The purpose of learning is growth, and our minds, unlike our bodies, can continue growing as we continue to live.
Mortimer Adler (20c philosopher)
Learning is so important that we are all born with a love for learning. You don’t need to nudge babies to learn, they just love it! However, this urge may be distorted in time, like our eating habits – we don’t always learn what is good for us, but learn junk instead. So let’s see how we can keep the flame of love for learning alight. Some tips for improving your memory will be suggested too, but let’s start with considering various learning styles.
There are four learning styles:
Theoretical learning is indirect mental learning. Indirect means that you learn from books and others. What distinguishes this mode from simple memorising is understanding. Understanding requires active engagement (questioning, clarifying, etc.), an enquiring mind and interest in the subject. This is easier if you relate the new to what you already know (make connections!).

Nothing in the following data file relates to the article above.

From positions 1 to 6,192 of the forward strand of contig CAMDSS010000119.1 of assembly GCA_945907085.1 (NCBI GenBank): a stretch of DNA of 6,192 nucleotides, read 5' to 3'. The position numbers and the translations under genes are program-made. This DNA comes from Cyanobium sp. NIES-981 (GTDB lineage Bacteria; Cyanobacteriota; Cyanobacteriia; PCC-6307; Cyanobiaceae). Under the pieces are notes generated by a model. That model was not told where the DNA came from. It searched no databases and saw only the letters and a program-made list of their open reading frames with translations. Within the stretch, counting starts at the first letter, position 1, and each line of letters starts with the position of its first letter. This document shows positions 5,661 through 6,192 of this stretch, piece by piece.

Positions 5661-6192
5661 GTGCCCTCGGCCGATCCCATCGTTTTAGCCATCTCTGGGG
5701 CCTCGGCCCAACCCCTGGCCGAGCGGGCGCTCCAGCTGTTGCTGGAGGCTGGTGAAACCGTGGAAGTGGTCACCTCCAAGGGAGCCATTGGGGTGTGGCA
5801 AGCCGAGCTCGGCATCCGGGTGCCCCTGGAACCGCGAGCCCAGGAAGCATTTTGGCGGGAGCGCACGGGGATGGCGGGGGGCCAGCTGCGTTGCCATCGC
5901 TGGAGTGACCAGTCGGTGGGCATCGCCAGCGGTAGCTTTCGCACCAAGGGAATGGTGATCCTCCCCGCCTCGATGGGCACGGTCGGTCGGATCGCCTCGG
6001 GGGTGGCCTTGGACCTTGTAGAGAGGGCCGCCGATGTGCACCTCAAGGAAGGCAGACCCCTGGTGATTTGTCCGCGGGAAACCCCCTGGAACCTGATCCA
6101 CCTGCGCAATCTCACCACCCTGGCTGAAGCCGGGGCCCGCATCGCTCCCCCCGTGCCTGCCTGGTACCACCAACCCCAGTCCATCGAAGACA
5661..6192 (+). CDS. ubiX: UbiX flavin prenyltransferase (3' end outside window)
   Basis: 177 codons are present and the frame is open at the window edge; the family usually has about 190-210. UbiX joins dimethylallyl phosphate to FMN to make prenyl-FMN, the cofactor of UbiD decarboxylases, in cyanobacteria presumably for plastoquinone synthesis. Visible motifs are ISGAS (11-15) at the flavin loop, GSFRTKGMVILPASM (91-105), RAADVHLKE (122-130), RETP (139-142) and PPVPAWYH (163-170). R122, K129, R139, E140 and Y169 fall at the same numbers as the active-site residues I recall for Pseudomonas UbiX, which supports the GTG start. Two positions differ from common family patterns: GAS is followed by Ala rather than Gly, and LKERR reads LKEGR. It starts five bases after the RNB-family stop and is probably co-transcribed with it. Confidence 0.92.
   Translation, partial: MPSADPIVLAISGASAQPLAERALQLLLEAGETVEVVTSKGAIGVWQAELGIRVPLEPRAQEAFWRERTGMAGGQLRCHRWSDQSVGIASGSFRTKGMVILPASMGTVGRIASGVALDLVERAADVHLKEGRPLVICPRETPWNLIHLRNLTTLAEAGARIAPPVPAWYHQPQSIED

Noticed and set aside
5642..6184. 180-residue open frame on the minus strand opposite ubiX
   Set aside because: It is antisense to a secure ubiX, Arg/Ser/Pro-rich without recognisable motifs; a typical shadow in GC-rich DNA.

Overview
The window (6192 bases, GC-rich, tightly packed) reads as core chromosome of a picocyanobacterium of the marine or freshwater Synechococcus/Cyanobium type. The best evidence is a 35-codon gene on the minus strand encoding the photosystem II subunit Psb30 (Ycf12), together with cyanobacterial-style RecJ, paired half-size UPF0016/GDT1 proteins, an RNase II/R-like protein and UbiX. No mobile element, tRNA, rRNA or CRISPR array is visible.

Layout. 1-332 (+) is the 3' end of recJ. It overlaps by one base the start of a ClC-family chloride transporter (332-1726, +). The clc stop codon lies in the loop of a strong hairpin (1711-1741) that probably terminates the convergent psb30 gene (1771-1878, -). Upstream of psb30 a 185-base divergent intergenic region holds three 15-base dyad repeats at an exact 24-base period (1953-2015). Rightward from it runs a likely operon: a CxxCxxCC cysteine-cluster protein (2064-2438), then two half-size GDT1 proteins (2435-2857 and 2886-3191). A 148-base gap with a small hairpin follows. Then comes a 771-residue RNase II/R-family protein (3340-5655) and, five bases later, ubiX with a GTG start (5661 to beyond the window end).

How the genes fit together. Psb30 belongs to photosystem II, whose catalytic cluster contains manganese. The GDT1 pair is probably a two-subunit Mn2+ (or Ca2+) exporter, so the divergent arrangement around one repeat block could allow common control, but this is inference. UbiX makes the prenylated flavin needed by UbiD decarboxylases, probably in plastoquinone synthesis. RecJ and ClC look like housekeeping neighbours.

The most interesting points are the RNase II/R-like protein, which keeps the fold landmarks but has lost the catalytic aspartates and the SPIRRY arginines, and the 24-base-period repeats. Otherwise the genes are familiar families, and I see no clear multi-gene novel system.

Intuitive learning is direct physical learning – you learn by experience. Learning how to ride a bike is an example. Of course, others can help you and encourage you while you are doing so, but you have to figure out yourself how to keep your balance. This is why intuitive learning often involves trial and error (you may fall down a few times before you get the knack).
Practical learning is indirect, physical learning. You learn to do something from others or manuals (e.g. learning to drive). It is most useful when knowledge gained this way becomes mainly unconscious and instinctive. This is achieved through practising.